Portrait of Britain
Asa Briggs completes our Portrait of Britain series with a survey of the islands at the beginning of the 20th century.
Jeremy Black continues our Portrait of Britain series describing the impact of the French Wars on the islands and the shifting landscape wrought by the Industrial Revolution.
Allan Macinnes investigates the state of the islands at a crucial moment in British state formation.
John Miller describes the state of the British kingdoms as James Stewart waits to become monarch of the entire archipelago.
Steven Gunn looks at the condition of Britain at the beginning of the Tudor era, and finds a society that was increasingly cohesive, confident and cosmopolitan.
Nigel Saul tells how, in spite of famines and visitations of the plague, conditions were better than ever before for those living in 1400.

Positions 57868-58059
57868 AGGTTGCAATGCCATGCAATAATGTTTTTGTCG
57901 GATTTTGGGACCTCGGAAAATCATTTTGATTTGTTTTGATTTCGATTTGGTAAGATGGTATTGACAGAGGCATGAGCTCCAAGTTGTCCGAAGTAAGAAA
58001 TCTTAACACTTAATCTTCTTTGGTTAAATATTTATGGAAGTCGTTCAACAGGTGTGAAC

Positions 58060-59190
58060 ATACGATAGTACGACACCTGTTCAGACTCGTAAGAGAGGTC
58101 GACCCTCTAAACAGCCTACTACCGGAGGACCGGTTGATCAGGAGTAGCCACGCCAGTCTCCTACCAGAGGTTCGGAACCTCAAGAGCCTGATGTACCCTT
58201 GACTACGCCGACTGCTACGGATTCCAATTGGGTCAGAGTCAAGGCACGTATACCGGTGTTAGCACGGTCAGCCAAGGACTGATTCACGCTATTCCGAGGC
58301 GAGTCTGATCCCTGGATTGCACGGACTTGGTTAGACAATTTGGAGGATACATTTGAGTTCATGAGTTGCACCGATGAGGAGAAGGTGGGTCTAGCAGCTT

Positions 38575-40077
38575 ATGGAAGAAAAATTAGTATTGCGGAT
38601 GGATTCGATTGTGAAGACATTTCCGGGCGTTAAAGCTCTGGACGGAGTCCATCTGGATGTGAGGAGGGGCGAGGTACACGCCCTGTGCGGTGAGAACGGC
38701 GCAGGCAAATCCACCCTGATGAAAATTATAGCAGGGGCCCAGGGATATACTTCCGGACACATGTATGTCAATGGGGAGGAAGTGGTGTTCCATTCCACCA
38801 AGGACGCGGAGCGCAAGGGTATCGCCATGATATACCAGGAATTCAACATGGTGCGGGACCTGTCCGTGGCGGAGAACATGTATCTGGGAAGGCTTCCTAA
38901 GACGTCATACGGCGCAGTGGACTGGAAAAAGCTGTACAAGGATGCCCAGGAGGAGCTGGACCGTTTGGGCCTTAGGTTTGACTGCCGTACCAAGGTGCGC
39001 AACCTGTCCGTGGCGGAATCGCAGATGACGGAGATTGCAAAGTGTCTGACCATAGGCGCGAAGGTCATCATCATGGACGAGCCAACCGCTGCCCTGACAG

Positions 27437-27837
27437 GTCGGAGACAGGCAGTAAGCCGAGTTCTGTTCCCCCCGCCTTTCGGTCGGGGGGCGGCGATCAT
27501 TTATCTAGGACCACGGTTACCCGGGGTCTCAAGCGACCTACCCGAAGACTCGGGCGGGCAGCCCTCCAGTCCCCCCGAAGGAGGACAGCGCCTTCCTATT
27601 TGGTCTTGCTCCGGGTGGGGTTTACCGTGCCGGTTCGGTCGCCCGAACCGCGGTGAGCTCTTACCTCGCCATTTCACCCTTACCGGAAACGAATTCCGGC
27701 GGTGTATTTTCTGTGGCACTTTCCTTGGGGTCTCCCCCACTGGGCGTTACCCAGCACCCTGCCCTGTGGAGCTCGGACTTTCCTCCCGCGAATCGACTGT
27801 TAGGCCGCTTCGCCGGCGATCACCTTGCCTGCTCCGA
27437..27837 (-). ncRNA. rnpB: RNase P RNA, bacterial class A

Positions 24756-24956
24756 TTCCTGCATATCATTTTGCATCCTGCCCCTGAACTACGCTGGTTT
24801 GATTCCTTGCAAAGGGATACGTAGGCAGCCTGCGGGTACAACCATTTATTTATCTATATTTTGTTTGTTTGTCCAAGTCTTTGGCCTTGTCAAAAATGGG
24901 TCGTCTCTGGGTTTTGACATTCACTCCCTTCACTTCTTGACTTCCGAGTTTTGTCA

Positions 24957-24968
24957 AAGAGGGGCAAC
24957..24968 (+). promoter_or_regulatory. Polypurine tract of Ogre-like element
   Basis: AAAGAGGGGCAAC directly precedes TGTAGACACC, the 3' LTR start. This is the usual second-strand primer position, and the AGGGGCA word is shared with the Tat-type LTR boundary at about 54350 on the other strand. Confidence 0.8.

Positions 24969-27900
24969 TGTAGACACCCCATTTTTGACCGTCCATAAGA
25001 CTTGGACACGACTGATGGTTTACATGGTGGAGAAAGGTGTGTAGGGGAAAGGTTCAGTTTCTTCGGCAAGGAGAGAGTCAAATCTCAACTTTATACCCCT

Bruce Campbell argues that a unique conjunction of human and environmental factors went into creating the crisis of the mid-14th century.
Emma Mason argues that rising population brought a surprising degree of movement, politically, geographically and socially.
Ann Williams describes the state of the island at a time when Anglo-Saxon culture was reaching its peak, while also politically challenged by the Vikings.
James Campbell peers into the murk of the ‘Dark Ages’ and sifts truth from fiction about our post-Roman history.
David Braund re-examines what we know about Britain at the time of the Roman invasions.
Brian Golding looks at life under the Norman Yoke during the consolidating reign of Henry I.
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